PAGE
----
Current News

Hospital Provider fee bill dies, but it’ll be back

The Colorado Statesman

A late-session priority for Gov. John Hickenlooper fell by the wayside Tuesday.

The Senate State, Veterans and Military Affairs Committee Tuesday put an end to a bill the governor had hoped would help provide financial space for the state under the TABOR revenue cap.

Legislators to get pay raise

The Colorado Statesman

While the General Assembly spent much of their last three days killing bills right and left, they did decide to give a pay hike to future legislators, and state and county elected officials.

Currently, Colorado’s lawmakers make $30,000 per year. According to the National Conference of State Legislatures, Colorado’s pay ranks at about the mid-point for all state legislatures.

Rain barrel bill dies on calendar

The Colorado Statesman

A bill that would have allowed Coloradans to collect rainwater died in the Senate late Tuesday night. But as with many major bills that died in the last three days of the session, this too, will return.

House Bill 15-1259 would allow Coloradans to collect up to two 55-gallon rain barrels of water that drains off their rooftops. The water could then be used for outdoor purposes, such as lawn and garden irrigation.

The bill became the center of one of the last great behind-the-scenes battles of the 2015 legislative session.

Felony DUI law finally within sight

The Colorado Statesman

After several failures in recent years, an effort to create a felony drunken-driving charge in Colorado is finally on its way to becoming law.

But House Bill 1043 comes with a price tag that will only increase in the coming years, which could impact future legislative priorities, warns a key budget lawmaker.

The bill would create a felony for drivers who receive their fourth DUI conviction. Current law counts a DUI as a misdemeanor, regardless of how many offenses a driver racks up.

Rainbarrel bill revived, but for how long?

The Colorado Statesman

Don’t go buying those rain barrels just yet. A bill to allow Coloradans to collect rainwater got a last-minute reprieve, but anything can happen in the next 24 hours.

Despite the best efforts of its committee chair to delay a vote until Wednesday, the Senate Agriculture, Natural Resources and Energy Committee Tuesday voted 6-5 to send House Bill 15-1259 to the Senate floor. Whether it will come up Tuesday evening for a second reading vote, however, is still a big if.

Effort to create fetal homicide law fails

The Colorado Statesman

Democrats fought off a Republican-led effort to create a murder charge for the killing of an unborn child during a May 4 House committee hearing, ending a partisan Capitol debate that often centered around abortion.

The Democrat-majority House State, Veterans and Military Affairs Committee rejected Senate Bill 268 on a party-line vote. The bill had previously emerged from the Republican-majority Senate, also along party lines.

The measure would have allowed prosecutors to file charges that include murder in cases where pregnant women are attacked.

Rainbarrel bill dead for session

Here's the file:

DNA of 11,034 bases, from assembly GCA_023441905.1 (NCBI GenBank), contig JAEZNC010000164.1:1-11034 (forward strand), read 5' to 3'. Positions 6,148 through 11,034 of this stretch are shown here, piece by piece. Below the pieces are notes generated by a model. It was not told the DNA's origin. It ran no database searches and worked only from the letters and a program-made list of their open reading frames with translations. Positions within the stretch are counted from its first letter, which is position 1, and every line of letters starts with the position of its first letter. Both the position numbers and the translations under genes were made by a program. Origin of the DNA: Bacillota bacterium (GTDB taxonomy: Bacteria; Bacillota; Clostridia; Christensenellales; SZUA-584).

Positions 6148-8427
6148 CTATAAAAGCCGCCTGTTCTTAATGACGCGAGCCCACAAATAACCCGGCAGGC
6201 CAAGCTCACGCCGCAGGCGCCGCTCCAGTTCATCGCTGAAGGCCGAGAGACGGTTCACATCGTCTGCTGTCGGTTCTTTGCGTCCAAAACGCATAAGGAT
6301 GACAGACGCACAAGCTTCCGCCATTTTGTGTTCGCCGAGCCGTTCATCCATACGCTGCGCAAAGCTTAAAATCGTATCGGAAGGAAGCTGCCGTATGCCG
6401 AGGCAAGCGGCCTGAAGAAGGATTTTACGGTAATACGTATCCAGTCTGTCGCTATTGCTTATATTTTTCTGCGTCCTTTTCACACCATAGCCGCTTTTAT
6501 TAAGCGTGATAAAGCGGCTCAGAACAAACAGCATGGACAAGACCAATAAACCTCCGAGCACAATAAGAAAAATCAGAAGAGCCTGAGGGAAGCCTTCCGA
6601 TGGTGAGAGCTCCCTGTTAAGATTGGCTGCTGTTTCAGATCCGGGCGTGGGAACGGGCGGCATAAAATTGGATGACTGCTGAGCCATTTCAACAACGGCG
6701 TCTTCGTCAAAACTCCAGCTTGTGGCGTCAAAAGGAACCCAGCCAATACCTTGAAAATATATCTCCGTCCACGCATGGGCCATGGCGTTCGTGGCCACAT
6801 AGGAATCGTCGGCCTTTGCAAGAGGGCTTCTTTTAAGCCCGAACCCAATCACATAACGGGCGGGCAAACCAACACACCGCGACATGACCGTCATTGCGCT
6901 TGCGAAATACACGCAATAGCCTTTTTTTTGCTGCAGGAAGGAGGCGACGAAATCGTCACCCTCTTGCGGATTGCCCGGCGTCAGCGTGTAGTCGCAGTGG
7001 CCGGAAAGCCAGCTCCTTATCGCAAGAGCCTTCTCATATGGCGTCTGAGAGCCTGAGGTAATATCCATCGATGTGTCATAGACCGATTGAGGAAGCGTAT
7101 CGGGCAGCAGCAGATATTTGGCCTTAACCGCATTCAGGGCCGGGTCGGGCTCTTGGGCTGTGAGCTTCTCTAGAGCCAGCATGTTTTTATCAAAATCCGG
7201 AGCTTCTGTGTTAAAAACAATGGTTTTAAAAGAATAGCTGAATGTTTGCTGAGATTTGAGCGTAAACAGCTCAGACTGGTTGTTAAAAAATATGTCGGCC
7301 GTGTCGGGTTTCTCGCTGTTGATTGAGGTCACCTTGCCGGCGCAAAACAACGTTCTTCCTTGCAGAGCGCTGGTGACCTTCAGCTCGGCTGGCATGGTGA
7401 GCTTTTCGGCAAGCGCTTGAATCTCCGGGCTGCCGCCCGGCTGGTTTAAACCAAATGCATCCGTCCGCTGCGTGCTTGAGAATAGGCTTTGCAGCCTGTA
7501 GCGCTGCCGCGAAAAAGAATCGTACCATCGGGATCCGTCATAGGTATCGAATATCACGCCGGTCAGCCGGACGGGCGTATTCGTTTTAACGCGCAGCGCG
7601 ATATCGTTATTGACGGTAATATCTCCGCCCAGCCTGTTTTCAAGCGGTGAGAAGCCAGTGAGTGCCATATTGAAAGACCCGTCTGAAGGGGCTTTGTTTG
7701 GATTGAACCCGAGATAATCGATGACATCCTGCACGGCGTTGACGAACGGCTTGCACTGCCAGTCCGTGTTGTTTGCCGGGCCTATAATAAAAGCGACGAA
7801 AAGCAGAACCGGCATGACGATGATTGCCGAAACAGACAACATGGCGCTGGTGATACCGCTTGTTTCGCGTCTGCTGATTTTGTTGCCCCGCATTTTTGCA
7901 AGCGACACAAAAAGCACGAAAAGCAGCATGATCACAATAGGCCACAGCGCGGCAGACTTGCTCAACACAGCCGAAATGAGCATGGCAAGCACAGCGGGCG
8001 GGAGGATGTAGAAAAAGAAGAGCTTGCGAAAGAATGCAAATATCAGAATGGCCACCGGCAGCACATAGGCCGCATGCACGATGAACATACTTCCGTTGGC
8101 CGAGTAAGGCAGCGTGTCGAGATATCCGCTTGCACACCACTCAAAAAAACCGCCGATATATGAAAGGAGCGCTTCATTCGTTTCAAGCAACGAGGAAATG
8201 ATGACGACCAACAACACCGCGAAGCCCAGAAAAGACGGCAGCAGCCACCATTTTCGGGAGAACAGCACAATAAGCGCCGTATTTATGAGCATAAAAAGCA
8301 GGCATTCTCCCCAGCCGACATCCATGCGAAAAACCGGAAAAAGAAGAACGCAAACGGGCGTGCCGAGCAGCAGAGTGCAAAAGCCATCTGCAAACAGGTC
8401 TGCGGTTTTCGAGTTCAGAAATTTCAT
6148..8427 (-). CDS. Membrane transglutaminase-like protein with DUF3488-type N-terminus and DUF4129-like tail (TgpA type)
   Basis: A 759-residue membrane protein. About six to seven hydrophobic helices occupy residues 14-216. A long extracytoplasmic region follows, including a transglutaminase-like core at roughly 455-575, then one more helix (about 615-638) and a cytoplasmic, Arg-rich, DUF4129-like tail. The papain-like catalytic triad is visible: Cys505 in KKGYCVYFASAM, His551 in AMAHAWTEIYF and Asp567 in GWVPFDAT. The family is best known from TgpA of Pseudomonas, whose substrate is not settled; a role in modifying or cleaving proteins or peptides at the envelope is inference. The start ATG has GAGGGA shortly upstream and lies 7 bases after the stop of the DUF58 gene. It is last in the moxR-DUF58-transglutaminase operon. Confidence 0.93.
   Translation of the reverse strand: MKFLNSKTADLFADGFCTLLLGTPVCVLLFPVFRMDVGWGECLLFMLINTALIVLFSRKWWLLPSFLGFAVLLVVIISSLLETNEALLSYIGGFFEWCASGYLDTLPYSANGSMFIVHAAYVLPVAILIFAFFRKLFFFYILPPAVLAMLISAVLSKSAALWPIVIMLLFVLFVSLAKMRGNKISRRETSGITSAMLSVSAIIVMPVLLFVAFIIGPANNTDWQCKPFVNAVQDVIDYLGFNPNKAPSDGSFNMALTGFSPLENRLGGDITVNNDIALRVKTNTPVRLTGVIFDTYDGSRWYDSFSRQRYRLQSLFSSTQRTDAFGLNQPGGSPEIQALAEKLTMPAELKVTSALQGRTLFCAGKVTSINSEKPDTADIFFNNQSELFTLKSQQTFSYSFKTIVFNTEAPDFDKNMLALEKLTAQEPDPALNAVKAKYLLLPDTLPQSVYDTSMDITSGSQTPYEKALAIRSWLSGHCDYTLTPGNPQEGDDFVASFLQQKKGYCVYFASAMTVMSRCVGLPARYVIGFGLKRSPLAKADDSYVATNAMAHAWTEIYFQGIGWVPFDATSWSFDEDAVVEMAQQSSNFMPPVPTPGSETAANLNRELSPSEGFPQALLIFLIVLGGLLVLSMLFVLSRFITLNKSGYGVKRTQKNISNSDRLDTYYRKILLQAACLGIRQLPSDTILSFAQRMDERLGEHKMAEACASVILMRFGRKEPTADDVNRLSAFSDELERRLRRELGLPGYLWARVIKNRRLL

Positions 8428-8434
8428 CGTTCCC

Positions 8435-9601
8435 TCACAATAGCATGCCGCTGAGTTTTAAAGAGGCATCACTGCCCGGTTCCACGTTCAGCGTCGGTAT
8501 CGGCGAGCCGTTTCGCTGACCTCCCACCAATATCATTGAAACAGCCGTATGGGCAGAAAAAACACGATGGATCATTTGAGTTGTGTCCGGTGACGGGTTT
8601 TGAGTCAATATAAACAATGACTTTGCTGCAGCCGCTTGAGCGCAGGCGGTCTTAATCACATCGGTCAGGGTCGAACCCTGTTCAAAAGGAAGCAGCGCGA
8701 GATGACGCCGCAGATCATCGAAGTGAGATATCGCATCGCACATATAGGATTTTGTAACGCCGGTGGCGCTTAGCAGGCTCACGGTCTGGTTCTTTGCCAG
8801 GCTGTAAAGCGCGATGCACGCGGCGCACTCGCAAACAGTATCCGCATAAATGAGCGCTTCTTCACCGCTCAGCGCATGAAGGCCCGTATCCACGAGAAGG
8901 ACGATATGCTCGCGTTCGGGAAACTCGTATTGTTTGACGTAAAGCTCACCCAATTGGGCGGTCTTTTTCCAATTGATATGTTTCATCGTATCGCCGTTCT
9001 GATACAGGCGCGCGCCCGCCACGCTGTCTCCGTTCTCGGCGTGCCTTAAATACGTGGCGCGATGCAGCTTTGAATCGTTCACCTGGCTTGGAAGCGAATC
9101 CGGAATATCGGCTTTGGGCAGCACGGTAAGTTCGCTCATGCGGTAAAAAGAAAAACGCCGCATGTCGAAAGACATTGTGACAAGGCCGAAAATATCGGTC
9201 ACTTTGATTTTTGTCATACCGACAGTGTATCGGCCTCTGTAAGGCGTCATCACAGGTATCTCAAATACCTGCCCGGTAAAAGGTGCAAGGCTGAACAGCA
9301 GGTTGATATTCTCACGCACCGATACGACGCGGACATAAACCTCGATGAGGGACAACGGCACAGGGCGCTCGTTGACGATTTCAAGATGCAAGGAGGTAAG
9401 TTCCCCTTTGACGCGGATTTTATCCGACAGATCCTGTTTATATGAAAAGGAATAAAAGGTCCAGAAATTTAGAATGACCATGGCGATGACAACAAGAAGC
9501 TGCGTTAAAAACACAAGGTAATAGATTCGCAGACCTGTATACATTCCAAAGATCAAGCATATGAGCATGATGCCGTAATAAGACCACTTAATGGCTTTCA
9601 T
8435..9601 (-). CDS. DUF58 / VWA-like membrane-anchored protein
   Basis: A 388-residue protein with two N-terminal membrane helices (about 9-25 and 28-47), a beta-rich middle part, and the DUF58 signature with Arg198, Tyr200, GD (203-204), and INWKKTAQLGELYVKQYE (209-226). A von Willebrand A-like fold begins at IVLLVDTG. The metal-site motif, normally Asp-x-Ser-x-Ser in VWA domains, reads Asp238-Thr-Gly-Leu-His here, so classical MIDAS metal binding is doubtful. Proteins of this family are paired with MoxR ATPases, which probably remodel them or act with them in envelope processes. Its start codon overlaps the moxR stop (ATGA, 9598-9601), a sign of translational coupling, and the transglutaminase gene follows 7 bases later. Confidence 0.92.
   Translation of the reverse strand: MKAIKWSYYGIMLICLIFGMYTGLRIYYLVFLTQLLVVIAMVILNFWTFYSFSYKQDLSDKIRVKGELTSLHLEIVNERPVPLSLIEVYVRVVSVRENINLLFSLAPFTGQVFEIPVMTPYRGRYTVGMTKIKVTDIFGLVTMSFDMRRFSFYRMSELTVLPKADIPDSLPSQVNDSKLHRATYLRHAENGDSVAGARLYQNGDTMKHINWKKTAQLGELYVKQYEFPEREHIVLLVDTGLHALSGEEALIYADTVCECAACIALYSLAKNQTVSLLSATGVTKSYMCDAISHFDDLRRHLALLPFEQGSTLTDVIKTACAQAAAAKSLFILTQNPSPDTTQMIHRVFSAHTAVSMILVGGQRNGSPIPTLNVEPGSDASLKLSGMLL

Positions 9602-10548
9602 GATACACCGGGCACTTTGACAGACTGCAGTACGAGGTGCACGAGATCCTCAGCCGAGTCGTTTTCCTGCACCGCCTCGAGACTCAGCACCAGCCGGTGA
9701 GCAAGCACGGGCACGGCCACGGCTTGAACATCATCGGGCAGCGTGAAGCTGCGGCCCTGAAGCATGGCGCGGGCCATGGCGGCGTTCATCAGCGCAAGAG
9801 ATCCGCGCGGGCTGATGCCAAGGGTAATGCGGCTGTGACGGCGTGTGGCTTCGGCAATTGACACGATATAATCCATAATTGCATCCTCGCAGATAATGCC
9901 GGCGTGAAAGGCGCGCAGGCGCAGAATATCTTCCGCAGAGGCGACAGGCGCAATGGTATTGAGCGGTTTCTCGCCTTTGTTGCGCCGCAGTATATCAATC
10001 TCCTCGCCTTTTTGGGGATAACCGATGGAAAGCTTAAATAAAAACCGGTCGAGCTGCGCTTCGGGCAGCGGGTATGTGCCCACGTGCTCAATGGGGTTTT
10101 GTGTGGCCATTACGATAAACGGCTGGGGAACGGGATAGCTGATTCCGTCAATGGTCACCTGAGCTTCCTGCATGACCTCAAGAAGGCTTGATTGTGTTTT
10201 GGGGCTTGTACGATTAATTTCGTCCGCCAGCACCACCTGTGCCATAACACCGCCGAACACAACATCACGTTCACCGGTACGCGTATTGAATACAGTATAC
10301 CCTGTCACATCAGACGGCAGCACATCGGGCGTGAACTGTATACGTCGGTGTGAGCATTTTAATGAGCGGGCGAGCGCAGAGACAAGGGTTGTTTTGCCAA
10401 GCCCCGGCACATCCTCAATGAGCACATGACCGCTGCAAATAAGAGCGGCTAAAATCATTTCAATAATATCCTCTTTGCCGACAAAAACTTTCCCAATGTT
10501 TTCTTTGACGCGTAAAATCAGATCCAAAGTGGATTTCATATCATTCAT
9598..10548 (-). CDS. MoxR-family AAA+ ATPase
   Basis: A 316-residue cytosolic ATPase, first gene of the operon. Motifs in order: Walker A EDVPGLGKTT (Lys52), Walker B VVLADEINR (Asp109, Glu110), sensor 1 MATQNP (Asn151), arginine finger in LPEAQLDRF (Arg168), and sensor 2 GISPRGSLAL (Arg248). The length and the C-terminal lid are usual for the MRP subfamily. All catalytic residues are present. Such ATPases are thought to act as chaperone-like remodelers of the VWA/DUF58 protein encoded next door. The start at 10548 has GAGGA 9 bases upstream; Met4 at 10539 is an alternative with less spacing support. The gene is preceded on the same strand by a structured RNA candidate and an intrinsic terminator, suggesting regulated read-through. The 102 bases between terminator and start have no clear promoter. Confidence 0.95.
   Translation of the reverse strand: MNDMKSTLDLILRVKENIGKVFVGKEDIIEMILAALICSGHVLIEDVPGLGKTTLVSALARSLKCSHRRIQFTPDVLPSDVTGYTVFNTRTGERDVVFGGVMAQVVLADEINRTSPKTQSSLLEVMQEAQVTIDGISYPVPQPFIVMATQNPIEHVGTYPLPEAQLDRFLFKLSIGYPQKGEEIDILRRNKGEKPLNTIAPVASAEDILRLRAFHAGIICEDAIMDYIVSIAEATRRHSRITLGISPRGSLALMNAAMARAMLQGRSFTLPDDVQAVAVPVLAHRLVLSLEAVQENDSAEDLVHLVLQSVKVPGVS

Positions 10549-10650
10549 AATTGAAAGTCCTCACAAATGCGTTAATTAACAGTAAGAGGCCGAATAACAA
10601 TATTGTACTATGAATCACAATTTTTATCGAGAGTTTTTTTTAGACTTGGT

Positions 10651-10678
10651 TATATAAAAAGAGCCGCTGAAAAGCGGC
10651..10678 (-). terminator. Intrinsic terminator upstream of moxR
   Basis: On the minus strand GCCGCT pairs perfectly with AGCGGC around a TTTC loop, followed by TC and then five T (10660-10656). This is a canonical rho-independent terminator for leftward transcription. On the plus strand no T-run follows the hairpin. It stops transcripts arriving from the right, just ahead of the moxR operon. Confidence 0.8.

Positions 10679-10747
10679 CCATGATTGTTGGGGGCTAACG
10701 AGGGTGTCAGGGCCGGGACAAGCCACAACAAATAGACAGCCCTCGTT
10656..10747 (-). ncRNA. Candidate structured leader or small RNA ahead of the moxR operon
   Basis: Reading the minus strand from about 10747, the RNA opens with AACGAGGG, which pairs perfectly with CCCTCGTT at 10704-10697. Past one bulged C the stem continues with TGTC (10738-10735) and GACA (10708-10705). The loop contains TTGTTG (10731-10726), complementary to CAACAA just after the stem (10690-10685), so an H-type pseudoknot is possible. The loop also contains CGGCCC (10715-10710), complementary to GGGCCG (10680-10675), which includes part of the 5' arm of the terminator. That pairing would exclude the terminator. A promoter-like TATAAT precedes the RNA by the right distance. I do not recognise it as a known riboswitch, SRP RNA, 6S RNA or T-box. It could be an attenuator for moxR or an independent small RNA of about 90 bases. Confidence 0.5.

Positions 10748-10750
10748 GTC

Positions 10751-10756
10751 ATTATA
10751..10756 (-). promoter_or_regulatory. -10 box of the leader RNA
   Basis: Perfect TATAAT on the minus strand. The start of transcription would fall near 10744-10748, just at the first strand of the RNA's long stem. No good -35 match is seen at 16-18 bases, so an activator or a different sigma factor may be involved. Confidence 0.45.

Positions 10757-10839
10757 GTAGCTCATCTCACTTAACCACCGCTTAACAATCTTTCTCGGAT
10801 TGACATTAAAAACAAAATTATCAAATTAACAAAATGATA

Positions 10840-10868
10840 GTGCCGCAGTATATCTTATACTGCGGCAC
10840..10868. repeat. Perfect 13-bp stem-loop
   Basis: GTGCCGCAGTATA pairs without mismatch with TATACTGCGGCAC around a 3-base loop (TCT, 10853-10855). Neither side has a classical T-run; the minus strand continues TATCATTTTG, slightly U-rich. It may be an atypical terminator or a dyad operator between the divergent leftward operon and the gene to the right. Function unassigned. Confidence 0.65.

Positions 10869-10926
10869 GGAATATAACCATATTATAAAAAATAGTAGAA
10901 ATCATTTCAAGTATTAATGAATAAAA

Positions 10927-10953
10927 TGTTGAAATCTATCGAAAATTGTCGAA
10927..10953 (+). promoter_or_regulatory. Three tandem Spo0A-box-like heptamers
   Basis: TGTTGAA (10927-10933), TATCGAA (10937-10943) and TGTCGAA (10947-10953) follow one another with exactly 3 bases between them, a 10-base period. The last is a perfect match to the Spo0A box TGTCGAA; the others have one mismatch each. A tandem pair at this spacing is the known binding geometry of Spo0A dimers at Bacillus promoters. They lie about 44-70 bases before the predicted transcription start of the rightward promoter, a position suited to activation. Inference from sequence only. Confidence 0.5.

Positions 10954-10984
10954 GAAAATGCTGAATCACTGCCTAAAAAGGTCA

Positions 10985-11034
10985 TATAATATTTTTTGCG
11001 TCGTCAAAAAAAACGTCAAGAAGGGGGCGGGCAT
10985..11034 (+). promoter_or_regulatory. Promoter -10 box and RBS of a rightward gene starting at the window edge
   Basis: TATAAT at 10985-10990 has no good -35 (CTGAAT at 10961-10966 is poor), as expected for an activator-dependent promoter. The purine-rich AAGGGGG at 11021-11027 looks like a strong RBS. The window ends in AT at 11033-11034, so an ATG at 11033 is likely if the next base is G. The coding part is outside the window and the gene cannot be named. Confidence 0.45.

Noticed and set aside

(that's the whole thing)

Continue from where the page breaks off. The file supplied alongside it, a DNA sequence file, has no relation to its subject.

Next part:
The Colorado Statesman

Don’t go buying those rain barrels just yet. Colorado law isn’t going to change this year to allow you to collect rainwater that falls off your roof.

A stubborn Sen. Jerry Sonnenberg, R-Sterling, is blocking any opportunity for House Bill 15-1259 to get to the Senate for a vote. The bill would allow Coloradans to collect up to two 55-gallon rain barrels of water that drain off their rooftops. The water could then be used for outdoor purposes, such as lawn and garden irrigation.

Senate approves pair of marijuana testing bills

The Colorado Statesman

The Senate Thursday morning approved two bills that would streamline the testing process for marijuana in the state.

Lawmakers approved House Bill 15-1283 on second reading in a voice vote. The bill would require the department of public health and environment to establish a reference library that serves as a guidepost for all marijuana testing in the state by the end of the year.

Women gather to support ‘Strong Sisters’

The Colorado Statesman

More than 100 women gathered in Denver on Monday to watch a preview of Strong Sisters, a documentary about women in Colorado politics, and help raise money to finish the film.

“It’s about something we all should be telling our daughters and granddaughters about,” said former House Majority Leader Amy Stephens, R-Monument, introducing filmmakers Meg Froelich and Laura Hoeppner at a luncheon she organized at the Artwork Network gallery in Denver’s Art District on Santa Fe.

The work of Mental Health America of Colorado is personal for Andrew Romanoff

The Colorado Statesman

Former four-term State Representative and two-term Speaker of the House, Andrew Romanoff, took over the helm of Mental Health America of Colorado this month. As its new president and CEO, Romanoff will steer MHAC’s efforts to make Colorado a national leader in addressing mental health disorders and its movement to end the stigma of mental illness. In an interview with Catherine Strode, he explains how the battle against the stigma of mental illness has become a personal one for him, and, for his family.

CS: Where do you draw your passion for mental health issues?